Coatings for wear, corrosion, and oxidation protection
Coatings are routinely used to add corrosion, oxidation, and wear protection to materials. We have extensive experience and publication history using established coatings as well as developing new coatings for metallic, and graphitic carbon-carbon materials. The table below lists some of this experience. However, the application of a coating has both an economic direct cost and a cost associated with changing underlying material behavior. We can work with your organization to develop and manage a characterization plan to implement protective coatings which accounts for these broader influences.
An example of this is how various diffusion based coatings such as nitriding or carburizing can give rise to compressive residual stress. From a fatigue standpoint, this is generally good. The residual stress can be measured using x-ray diffraction and it can be observed in rotary bending fatigue testing, where the fracture origins move to the sub surface region.
Another more concerning effect occurs when anodizing aluminum and magnesium alloys. The coating which provides corrosion protection degrades the fatigue life of the underlying material. In the case of AA2219 aluminum plate, we were first to publish a report showing a 40 % reduction in fatigue life after anodization and establishing a mechanism. The effect was most pronounced in large cross section plate where ingot casting artifacts (Al2Cu) were not sufficiently broken down during wrought processing. These structures were immediately dissolved out of the aluminum surface leading to a fatigue fracture origin. We have experience developing high voltage spark anodization methods to mitigate this effect.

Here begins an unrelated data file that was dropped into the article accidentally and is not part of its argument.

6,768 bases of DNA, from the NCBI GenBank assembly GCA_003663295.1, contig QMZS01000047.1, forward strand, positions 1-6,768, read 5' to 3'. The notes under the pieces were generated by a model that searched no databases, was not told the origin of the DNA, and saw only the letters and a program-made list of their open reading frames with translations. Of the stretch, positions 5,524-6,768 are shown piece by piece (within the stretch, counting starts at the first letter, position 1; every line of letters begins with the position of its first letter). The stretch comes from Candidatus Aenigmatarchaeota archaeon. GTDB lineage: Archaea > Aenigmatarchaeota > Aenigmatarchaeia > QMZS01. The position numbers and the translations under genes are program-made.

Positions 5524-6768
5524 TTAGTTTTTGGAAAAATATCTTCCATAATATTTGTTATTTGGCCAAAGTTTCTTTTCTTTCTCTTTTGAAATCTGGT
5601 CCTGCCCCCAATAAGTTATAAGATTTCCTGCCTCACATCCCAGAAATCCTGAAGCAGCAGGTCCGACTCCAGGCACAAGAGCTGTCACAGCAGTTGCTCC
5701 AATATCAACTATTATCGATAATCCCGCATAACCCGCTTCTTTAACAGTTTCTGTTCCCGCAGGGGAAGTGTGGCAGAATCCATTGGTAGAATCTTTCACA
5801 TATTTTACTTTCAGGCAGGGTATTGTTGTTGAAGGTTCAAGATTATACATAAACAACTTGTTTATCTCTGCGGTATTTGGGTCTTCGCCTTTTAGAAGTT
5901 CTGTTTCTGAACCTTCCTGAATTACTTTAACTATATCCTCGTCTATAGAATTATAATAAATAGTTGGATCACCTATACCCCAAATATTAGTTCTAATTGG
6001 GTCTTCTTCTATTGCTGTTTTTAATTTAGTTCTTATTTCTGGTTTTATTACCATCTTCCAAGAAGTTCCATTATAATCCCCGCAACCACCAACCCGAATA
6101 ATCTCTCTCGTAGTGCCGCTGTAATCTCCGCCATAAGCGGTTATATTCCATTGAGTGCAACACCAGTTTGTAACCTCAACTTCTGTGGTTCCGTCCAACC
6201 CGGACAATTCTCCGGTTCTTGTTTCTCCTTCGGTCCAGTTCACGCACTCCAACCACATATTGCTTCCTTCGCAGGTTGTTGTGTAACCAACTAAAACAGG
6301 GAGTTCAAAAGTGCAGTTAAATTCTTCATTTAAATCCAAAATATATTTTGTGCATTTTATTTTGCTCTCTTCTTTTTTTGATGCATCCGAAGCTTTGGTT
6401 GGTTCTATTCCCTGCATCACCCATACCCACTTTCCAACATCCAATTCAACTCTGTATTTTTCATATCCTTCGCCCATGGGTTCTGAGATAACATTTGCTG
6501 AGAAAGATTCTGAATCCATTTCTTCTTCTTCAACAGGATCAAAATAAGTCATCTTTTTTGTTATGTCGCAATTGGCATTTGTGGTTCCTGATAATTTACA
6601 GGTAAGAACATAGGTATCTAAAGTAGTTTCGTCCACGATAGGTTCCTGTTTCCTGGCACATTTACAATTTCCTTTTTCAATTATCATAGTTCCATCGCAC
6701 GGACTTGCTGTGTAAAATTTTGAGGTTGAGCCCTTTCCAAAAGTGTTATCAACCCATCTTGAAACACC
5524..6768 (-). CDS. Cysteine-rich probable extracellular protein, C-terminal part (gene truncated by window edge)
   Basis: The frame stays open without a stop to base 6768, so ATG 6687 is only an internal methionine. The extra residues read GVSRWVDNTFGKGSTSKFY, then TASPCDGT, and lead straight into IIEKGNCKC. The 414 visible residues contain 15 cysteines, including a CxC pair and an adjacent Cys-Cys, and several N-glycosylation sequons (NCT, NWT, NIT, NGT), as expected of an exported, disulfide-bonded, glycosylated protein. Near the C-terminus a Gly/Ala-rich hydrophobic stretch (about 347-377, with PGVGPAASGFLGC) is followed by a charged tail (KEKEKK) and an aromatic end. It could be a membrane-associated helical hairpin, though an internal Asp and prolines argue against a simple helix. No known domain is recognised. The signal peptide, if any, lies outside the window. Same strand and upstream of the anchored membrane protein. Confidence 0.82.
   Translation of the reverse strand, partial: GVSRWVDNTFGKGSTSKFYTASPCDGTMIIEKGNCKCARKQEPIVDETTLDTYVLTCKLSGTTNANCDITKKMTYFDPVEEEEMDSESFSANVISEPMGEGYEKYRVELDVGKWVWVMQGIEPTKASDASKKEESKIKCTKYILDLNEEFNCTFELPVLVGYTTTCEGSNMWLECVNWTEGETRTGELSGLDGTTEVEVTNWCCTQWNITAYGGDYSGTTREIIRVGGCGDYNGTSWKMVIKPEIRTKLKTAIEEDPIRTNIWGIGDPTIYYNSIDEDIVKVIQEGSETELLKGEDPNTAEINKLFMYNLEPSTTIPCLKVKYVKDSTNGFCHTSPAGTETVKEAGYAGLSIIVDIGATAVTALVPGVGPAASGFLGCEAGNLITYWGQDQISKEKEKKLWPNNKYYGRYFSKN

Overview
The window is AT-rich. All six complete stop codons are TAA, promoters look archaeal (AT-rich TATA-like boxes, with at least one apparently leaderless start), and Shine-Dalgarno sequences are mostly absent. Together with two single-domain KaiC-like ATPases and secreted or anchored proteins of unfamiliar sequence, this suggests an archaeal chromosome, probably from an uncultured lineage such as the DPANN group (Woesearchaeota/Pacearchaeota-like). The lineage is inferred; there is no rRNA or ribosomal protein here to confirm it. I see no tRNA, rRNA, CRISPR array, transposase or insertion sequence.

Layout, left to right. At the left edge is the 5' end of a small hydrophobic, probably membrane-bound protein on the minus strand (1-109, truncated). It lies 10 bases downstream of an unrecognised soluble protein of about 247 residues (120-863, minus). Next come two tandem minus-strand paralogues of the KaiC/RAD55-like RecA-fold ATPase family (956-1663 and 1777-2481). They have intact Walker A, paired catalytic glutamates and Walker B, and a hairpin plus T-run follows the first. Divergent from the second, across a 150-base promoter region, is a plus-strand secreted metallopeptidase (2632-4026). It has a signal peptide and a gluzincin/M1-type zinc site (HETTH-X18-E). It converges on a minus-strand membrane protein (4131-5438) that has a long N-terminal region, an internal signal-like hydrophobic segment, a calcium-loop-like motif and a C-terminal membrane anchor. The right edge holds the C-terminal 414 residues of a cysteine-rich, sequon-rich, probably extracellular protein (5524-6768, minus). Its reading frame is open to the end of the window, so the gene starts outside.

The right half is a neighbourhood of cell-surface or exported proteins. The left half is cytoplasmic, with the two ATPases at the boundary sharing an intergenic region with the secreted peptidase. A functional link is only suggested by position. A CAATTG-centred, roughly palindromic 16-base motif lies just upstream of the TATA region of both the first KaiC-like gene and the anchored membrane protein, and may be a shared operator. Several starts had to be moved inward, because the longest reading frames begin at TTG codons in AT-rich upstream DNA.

Wear coatings too influence material behavior. The coating thickness and adhesion need to be considered in light of maximum shear stress depth so that coating spalling does not occur. Returning to anodization, a hard anodize coating intended primarily for wear protection on aluminum can cause close to 60 % fatigue strength loss.
Coating system experience base
Ledgend: X: primary use; x: secondary use; O: not intended
|Anodize||Aluminum, magnesium||X||x||X||Fatigue strength loss|
|Hard anodize||Aluminum||x||X||x||Fatigue strength loss, loss of particle erosion resistance|
|Spark anodize||Aluminum, Magnesium||X||X||X||Can minimize fatigue strength loss|
|Titanium nitride/carbonitride (PVD)||Steel, stainless steel||X||Residual stress can cause flaking. Adhesion to substrate|
|Carburize||Steel||X||Compressive residual stress, deformation|
|Nitride||Stainless steel||O||X||O||Loss of corrosion resistance, compressive residual stress, minimal deformation|
|Boride||Nickel, cobalt alloys, steel||X||Brittle, very high temperature process.|
|Kolsterising||Stainless steel||X||Sub critical temp. carburize, minimal deformation|
|Hard chrome||Steel, stainless steel, nickel, cobalt alloys||x||X||X||Environmental hazard (hexavalent chrome)|
|Chrome replacement: Co-W, etc.||Steel, stainless steel, nickel, cobalt alloys||X||X||X||Superior wear vs chrome (dry sliding)|
|Electroless nickel||Most alloys||X||X||X||Pitting, adhesion|
|Thermal spray (D-Gun, HVOF, etc.)||Most alloys||x||X||X||Adhesion|
|Phosphate glass||Carbon-Carbon, graphite||O||X|